The European Commission has pledged to offer Italy a further €100m in funding to manage the migration crisis in the central Mediterranean, and threatened to impose visa restrictions on Bangladesh unless the South Asian nation speeds up the readmission of illegal immigrants from Italy, Financial Times reports. “We will intensify our efforts to reach an effective arrangement with Bangladesh to speed up the readmission of migrants irregularly present in Italy, including by proposing to the Council the use of visa leverage, if appropriate,” Jean-Claude Juncker, president of the European Commission said.
Italian Press Agency ANSA presented infomigrants.net today, a news portal in English, Arabic and French, aiming to inform in a complete, balanced and innovative way about migrants and refugees: both the ones in the departure countries intending to leave, the ones transiting and the ones already arrived in Europe. Through its multilingual service for the Mediterranean ‘ANSAmed’, ANSA has been following for years the crucial topic of the migrations, it is partner with France Media Monde and Deutsche Welle, in a project supported by the European Commission facing the migration phenomenon, the most relevant in the last years for the Euro-Mediterranean area.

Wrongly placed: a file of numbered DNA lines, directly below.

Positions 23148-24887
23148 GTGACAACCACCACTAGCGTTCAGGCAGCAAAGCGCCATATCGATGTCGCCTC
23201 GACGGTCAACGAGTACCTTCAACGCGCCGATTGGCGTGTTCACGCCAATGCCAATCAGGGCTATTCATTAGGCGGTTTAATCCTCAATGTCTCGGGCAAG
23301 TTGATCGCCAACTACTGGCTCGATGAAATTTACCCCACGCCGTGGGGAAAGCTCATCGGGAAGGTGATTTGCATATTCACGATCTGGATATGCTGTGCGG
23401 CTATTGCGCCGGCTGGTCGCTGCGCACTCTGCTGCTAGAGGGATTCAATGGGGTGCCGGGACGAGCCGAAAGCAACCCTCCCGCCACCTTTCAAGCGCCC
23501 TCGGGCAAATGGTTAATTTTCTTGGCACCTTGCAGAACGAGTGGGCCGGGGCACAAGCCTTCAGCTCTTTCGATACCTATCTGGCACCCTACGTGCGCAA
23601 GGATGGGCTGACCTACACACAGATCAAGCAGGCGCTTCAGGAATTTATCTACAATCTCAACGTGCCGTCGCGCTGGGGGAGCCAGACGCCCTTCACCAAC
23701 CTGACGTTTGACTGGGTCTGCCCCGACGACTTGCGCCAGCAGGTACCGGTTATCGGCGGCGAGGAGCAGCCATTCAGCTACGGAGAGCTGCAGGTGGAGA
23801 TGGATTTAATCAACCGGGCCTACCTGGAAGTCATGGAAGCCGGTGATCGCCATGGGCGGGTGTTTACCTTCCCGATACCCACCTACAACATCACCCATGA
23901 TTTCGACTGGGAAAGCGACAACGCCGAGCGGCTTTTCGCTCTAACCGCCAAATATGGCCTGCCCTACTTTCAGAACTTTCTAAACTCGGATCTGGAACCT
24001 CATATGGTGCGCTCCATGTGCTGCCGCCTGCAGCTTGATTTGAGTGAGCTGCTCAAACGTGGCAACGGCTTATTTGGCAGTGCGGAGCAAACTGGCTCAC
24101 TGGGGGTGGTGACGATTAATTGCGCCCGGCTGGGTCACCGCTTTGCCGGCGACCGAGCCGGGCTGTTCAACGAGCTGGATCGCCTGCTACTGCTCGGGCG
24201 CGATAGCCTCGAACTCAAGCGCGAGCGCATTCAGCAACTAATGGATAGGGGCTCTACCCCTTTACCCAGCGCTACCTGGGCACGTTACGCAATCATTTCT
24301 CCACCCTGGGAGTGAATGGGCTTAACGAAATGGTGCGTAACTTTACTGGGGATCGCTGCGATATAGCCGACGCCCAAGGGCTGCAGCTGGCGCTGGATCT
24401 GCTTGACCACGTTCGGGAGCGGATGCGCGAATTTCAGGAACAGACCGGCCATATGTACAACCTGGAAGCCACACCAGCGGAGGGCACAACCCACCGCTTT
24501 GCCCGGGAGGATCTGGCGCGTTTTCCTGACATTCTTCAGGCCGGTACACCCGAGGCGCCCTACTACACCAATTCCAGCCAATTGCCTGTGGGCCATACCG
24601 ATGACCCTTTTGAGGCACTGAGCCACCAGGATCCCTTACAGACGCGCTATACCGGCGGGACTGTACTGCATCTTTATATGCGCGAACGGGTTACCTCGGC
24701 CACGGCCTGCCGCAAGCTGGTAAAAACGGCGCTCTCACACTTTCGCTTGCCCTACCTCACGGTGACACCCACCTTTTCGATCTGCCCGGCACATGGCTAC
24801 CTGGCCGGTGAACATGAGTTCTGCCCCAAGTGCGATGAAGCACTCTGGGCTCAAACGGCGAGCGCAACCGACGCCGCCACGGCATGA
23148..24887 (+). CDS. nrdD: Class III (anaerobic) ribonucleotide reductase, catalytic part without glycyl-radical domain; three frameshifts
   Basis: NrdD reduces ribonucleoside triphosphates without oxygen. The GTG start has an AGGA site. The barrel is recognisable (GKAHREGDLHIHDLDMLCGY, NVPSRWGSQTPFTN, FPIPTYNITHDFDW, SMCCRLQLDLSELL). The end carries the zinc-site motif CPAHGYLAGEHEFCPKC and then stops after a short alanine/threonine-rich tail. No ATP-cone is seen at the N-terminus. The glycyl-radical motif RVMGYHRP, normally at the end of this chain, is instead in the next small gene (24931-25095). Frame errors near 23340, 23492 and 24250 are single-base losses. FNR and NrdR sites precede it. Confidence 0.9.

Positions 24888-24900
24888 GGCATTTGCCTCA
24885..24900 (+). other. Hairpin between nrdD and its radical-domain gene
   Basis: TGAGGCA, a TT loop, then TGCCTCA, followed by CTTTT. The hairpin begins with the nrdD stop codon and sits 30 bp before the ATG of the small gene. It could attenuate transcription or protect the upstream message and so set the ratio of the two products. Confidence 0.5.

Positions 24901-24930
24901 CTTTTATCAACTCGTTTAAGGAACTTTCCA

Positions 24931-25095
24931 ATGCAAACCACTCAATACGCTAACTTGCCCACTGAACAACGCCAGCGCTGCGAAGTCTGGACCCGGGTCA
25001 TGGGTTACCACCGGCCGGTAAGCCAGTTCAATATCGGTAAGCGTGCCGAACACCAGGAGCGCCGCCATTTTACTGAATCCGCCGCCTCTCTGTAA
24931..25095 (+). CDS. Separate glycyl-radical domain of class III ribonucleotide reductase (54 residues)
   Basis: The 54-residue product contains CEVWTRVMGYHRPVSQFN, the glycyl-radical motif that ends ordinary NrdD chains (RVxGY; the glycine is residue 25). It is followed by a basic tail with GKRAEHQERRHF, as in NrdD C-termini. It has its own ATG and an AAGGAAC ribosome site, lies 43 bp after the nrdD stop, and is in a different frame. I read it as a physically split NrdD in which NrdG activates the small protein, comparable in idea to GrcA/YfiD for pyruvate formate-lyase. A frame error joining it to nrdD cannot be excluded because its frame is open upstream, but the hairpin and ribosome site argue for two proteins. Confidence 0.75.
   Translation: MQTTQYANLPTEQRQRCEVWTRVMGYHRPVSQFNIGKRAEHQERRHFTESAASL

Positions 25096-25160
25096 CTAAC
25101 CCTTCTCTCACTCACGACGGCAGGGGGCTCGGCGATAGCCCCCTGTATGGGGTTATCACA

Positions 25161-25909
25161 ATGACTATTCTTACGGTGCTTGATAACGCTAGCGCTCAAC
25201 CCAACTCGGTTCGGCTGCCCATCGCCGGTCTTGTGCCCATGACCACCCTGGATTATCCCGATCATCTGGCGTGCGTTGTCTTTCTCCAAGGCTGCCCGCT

MSF issued a statement following the meeting at Italian Ministry of Interior regarding Code of Conduct for SAR NGOs which you can read here.
…as the content and potential impact of this code is discussed, we must all remember that so far this year over 2,000 people have lost their lives in the Mediterranean sea, at least 13 this very afternoon, they wrote.
A maxi blitz was carried out by police today in Piazza Duca d’Aosta, in front of the train station. 200 migrants were checked and 100 were taken to the police station. This blitz was a consequence of a recent event where a migrants stabbed a police officer and was deported afterwards. More here in Italian.
LGBTQ — List or regional contacts if you need support or info:
Calais — Like Living in Hell